A high-performance computational workflow to accelerate GATK SNP detection across a 25-genome dataset

Abstract
Background Single-nucleotide polymorphisms (SNPs) are the most widely used form of molecular genetic variation studies. As reference genomes and resequencing data sets expand exponentially, tools must be in place to call SNPs at a similar pace. The genome analysis toolkit (GATK) is one of the most widely used SNP calling software tools publicly available, but unfortunately, high-performance computing versions of this tool have yet to become widely available and affordable.

            Results
            Here we report an open-source high-performance computing genome variant calling workflow (HPC-GVCW) for GATK that can run on multiple computing platforms from supercomputers to desktop machines. We benchmarked HPC-GVCW on multiple crop species for performance and accuracy with comparable results with previously published reports (using GATK alone). Finally, we used HPC-GVCW in production mode to call SNPs on a “subpopulation aware” 16-genome rice reference panel with ~ 3000 resequenced rice accessions. The entire process took ~ 16 weeks and resulted in the identification of an average of 27.3 M SNPs/genome and the discovery of ~ 2.3 million novel SNPs that were not present in the flagship reference genome for rice (i.e., IRGSP RefSeq).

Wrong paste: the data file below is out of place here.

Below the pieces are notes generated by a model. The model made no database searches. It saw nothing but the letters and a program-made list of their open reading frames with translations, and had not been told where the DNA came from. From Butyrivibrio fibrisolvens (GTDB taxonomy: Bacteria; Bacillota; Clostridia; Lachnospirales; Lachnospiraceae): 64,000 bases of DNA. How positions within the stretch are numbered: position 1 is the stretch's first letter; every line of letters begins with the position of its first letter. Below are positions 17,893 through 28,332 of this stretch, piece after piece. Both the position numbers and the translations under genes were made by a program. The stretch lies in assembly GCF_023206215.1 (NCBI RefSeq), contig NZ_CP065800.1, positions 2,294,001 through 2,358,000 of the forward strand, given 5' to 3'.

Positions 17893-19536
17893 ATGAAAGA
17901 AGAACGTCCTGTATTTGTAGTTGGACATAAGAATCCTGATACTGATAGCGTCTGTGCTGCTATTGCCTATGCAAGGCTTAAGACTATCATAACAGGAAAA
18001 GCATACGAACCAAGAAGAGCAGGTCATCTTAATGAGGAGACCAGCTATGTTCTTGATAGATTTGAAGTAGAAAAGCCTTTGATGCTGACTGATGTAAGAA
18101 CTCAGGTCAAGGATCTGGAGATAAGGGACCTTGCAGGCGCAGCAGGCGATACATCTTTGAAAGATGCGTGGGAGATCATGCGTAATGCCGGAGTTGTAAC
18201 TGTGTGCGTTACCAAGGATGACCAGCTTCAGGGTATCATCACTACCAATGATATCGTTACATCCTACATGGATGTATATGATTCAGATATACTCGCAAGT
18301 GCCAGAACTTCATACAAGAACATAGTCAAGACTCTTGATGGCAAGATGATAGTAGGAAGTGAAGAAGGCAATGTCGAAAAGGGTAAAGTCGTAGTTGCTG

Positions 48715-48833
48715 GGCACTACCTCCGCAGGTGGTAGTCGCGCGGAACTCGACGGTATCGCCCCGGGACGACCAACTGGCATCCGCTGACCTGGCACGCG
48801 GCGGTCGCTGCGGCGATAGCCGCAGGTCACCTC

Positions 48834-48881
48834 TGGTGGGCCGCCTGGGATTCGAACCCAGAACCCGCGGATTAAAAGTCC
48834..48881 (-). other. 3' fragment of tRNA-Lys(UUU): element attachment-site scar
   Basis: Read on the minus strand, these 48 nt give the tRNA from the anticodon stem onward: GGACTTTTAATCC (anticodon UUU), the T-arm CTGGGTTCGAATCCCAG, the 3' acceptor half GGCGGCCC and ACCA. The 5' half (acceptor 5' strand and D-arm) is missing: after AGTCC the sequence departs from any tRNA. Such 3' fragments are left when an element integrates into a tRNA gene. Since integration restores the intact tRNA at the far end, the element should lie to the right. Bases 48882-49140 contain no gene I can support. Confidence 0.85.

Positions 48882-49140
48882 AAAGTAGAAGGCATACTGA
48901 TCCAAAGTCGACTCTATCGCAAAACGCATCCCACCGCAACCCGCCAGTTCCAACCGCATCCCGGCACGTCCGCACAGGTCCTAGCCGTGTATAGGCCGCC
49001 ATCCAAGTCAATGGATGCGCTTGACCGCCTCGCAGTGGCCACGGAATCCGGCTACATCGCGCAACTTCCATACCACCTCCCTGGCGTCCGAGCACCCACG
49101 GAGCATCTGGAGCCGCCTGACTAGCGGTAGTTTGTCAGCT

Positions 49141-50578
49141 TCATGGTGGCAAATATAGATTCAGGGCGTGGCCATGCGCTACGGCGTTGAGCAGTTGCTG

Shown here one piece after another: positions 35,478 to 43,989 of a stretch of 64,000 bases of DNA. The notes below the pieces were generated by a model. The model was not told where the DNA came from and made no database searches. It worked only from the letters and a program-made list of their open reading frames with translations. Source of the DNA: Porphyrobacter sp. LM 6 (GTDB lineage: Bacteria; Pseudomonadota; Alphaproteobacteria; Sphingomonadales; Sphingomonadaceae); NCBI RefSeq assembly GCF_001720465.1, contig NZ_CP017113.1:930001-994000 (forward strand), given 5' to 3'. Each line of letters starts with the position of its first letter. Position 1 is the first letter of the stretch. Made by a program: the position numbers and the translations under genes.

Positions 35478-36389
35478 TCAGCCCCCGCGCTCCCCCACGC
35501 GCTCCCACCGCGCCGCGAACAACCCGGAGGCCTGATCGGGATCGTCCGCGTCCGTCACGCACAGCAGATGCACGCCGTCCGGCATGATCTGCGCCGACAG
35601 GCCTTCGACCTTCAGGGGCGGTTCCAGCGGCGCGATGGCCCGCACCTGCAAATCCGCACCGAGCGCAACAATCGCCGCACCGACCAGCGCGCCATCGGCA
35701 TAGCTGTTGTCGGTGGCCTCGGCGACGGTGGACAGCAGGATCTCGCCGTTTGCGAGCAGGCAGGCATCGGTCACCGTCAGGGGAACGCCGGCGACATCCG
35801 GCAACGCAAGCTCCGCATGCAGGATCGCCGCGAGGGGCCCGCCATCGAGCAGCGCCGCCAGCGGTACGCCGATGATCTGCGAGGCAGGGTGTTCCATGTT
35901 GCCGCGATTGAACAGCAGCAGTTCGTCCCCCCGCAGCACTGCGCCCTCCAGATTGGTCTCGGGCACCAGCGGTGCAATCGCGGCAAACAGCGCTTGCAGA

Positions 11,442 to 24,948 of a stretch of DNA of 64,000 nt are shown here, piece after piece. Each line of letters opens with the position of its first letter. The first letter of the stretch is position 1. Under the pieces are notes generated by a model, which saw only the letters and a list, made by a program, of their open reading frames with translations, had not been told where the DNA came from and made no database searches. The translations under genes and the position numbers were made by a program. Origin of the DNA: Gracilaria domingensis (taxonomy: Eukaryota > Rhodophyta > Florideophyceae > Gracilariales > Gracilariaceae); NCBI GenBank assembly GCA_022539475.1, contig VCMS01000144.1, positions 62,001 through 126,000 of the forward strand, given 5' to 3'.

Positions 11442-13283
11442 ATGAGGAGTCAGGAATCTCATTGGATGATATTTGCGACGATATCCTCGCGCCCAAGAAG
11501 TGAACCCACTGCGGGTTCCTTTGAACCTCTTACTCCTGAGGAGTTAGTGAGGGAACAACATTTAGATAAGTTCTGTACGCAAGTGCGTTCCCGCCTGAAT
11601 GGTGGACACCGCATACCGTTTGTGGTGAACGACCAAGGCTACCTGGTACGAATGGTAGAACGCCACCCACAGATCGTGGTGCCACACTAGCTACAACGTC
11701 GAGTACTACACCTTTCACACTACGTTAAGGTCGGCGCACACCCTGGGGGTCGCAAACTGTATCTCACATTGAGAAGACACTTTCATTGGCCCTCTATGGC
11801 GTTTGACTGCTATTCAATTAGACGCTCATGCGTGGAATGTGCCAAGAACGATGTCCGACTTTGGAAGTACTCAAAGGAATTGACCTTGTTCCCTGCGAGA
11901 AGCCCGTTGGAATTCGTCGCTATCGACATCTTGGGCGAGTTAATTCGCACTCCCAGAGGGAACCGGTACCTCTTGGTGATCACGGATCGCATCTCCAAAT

Conclusions
            This study developed an open-source pipeline (HPC-GVCW) to run GATK on HPC platforms, which significantly improved the speed at which SNPs can be called. The workflow is widely applicable as demonstrated successfully for four major crop species with genomes ranging in size from 400 Mb to 2.4 Gb. Using HPC-GVCW in production mode to call SNPs on a 25 multi-crop-reference genome data set produced over 1.1 billion SNPs that were publicly released for functional and breeding studies. For rice, many novel SNPs were identified and were found to reside within genes and open chromatin regions that are predicted to have functional consequences. Combined, our results demonstrate the usefulness of combining a high-performance SNP calling architecture solution with a subpopulation-aware reference genome panel for rapid SNP discovery and public deployment.<br><br><h5>Acknowledgements</h5>The authors acknowledge support from the Shaheen Cray XC40 Supercomputing and Ibex heterogeneous cluster platforms at the KAUST Supercomputing Laboratory (KSL). The authors acknowledge data availability and visualization at SNP-Seek, and Amazon Web Services (AWS) Open Data as a data repository, Gramene, Sorghumbase portals, and the KAUST Research Repository.<br>This research was supported by King Abdullah University of Science & Technology’s Baseline funding and the University of Arizona’s Bud Antle Endowed Chair for Excellent in Agriculture to R.A.W.<br><br><h5>Publisher</h5><a href="https://repository.kaust.edu.sa/search?spc.sf=dc.date.issued&spc.sd=DESC&f.publisher=Springer Science and Business Media LLC,equals">Springer Science and Business Media LLC</a><br><br><h5>Journal</h5><a href="https://repository.kaust.edu.sa/search?spc.sf=dc.date.issued&spc.sd=DESC&f.journal=BMC Biology,equals">BMC Biology</a><br><br><h5>DOI</h5><a href="https://doi.org/10.1186/s12915-024-01820-5">10.1186/s12915-024-01820-5</a><br><br><h5>Additional Links</h5>https://bmcbiol.biomedcentral.com/articles/10.1186/s12915-024-01820-5</span>